The present invention comprises a method and apparatus for reducing a start-up time associated with an oscillator circuit, such as a voltage controlled oscillator. An exemplary voltage controlled oscillator of the present invention comprises an oscillator that generates a reference frequency based on a variable voltage applied by a voltage controller to the oscillator. In addition, the exemplary voltage controlled oscillator includes a start-up controller that senses when the voltage controlled oscillator has been powered on. Once the start-up controller determines that the voltage controlled oscillator has been powered on, the start-up controller applies a temporary bias voltage to an input node of the oscillator to reduce a capacitance associated with the oscillator, and therefore, to reduce the start-up time. While applying the temporary bias voltage to the oscillator input node, the start-up controller monitors the oscillator output voltage. Once the start-up controller detects that the oscillator output voltage meets or exceeds a threshold, the start-up controller removes the bias voltage to enable the oscillator circuit to generate a desired reference frequency.
FIG. 1 illustrates a block diagram of a mobile terminal utilizing an exemplary VCXO according to the present invention.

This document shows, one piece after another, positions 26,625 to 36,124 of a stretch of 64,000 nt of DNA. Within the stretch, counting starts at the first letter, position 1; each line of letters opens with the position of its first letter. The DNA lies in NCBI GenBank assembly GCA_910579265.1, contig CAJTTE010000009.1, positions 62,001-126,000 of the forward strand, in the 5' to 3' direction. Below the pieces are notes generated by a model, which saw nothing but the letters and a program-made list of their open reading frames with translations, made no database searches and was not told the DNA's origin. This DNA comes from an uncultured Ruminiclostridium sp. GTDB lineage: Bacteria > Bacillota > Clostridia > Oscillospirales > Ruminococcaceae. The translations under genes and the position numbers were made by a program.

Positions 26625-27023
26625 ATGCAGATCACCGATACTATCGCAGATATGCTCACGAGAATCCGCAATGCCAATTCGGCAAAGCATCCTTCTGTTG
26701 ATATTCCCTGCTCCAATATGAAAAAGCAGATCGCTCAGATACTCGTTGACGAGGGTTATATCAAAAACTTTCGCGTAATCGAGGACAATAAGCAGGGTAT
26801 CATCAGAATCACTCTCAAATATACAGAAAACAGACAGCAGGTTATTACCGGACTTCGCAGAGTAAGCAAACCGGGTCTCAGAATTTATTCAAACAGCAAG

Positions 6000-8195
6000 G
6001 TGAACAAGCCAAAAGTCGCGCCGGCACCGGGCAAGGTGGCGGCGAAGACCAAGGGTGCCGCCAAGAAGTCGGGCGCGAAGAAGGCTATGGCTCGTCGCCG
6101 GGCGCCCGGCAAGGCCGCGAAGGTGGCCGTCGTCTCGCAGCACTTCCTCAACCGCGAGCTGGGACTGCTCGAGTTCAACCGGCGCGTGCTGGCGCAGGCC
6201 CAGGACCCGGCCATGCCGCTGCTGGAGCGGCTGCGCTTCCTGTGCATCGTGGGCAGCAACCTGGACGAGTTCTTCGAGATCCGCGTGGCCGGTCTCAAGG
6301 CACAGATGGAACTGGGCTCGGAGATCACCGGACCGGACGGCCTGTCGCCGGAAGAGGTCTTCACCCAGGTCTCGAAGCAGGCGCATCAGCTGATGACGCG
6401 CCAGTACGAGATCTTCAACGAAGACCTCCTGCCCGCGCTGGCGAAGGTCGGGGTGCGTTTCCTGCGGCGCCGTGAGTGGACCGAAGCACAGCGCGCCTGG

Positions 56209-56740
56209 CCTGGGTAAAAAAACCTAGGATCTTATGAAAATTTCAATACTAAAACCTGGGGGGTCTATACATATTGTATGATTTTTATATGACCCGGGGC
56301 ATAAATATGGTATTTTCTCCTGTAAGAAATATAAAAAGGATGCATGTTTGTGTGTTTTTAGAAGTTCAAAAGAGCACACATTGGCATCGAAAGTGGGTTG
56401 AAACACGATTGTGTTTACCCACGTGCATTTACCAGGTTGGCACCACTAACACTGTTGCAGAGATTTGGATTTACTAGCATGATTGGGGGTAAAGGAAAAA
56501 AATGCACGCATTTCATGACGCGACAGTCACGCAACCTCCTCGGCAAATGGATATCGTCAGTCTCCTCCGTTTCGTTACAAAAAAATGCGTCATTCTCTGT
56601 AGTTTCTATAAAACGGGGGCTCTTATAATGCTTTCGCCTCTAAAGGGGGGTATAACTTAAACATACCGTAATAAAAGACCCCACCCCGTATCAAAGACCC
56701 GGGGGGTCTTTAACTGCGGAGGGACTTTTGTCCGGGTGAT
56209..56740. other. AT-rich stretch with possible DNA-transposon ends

FIG. 2 illustrates an exemplary block diagram of a VCXO system according to the present invention.
FIG. 3 illustrates a schematic of an exemplary VCXO system according to the present invention.
DETAILED DESCRIPTION OF THE INVENTION
FIG. 4 illustrates an exemplary method according to the present invention.
FIG. 1 illustrates an exemplary wireless terminal 10 for use in a wireless communication network. As used herein, the term “wireless terminal” includes cellular telephones, satellite telephones, personal communication services (PCS) devices, personal data assistants (PDAs), palm-top computers, laptop computers, pagers, and the like.
Terminal 10 comprises an antenna 12, RF (Radio Frequency) electronics 14, baseband electronics 16, a user interface 18, and a frequency generator 100. RF electronics 14 include a transmitter and a receiver for transmitting and receiving wireless communication signals, respectively, via antenna 12 according to a predefined communication standard. Further, RF electronics 14 may include filters, mixers, converters, etc., for processing the RF signal for transmission or after reception. Baseband electronics 16 include a microprocessor, memory, and other electronics for processing signals provided by the user interface 18 for transmission by RF electronics 14. Further, baseband electronics 16 process signals provided by RF electronics 14 to convey information received by antenna 12 to a user via the user interface 18.